A literature review is the review of the literature around your thesis, hypothesis or research question. A literature review identifies, evaluates and synthesizes the relevant literature within a particular field of research. It highlights what has already been done, what is generally accepted, what is emerging, what is the current state of thinking on the topic and identifies gaps in the research.
You need to define your research problem to search the literature. Defining your research problem will identify what to read, and reading might further define your research problem.
Depending on the type of literature review, it might be selective or comprehensive.
The literature included in your literature review predominantly includes peer-reviewed publications searchable through commercial databases. For example academic journal articles, books and conference proceedings. To avoid publication bias, you should also include grey literature, which is information that is unpublished or not commercially published. For example annual reports, dissertations, blogs, photographs or fact sheets.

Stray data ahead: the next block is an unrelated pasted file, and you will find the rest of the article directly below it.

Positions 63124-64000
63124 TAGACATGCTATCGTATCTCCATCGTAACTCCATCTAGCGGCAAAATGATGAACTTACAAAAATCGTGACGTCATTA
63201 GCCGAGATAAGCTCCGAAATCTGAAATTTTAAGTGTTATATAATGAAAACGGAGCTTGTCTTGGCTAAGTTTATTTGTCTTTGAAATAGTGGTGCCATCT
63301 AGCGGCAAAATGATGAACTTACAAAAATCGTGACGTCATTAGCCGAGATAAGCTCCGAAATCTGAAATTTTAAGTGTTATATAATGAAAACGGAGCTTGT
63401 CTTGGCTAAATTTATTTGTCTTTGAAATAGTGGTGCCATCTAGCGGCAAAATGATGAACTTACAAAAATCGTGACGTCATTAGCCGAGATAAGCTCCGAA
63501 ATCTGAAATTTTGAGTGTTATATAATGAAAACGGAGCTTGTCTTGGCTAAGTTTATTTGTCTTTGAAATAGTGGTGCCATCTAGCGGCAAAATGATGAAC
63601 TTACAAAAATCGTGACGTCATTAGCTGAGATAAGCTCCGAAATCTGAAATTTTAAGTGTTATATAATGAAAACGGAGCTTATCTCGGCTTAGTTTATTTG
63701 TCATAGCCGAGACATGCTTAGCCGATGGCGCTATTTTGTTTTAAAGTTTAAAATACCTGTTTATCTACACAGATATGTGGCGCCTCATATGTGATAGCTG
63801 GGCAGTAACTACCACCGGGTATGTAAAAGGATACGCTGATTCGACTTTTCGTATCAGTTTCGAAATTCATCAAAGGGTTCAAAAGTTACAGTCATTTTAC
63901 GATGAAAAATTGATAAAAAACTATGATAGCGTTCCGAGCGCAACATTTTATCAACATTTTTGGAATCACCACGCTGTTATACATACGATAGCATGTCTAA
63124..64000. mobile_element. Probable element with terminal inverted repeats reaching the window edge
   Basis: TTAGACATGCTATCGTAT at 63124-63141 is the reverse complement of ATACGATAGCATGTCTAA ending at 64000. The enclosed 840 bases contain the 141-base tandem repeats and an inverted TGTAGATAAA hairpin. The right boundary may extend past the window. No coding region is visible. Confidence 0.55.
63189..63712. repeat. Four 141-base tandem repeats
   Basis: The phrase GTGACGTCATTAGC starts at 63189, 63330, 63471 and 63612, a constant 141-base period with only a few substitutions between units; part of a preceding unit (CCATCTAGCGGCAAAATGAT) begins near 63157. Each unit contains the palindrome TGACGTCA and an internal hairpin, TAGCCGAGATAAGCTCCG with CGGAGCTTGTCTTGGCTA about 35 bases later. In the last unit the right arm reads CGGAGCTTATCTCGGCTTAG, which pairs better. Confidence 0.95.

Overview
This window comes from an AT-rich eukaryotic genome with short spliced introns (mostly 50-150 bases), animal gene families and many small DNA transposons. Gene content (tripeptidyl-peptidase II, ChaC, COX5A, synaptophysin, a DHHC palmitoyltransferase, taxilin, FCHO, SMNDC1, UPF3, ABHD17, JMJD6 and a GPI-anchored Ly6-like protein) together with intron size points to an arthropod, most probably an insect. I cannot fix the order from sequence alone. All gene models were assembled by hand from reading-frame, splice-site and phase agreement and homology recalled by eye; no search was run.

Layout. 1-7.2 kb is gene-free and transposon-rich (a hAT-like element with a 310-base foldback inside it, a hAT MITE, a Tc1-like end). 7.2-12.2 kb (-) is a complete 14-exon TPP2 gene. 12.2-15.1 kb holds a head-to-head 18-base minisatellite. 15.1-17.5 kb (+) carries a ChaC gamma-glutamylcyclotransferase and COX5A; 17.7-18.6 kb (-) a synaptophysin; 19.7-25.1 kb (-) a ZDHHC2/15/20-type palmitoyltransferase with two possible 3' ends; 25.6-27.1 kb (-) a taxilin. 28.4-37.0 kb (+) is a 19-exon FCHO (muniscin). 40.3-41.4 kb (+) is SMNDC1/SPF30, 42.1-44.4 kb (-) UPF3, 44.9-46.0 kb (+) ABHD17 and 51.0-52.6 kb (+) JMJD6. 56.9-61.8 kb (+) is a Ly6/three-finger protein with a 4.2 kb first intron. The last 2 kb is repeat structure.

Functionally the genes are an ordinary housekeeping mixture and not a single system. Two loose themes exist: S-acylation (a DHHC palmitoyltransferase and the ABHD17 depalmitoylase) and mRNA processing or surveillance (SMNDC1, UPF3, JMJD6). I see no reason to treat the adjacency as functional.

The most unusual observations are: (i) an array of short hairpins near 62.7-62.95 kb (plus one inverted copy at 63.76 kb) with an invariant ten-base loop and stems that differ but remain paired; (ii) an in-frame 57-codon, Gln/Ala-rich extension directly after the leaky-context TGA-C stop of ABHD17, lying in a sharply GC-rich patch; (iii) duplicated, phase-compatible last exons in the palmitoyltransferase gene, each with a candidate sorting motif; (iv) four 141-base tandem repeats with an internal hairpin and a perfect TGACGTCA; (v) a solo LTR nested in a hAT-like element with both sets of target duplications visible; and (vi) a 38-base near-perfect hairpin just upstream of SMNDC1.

Remember to always consult with your research supervisor or lecturer about requirements for your particular literature review.
A literature review can be a part of a larger work or a stand alone work, and a it can be selective or comprehensive.
Adapted from libncsu. (2009, July 30). Literature reviews: An overview for graduate students [Video]. YouTube. https://www.youtube.com/watch?v=t2d7y_r65HU
The process can be broken down into 6 steps as explained in The Literature Review: Six Steps to Success by Lawrence A. Machi and Brenda T. McEvoy, page 5, as demonstrated below.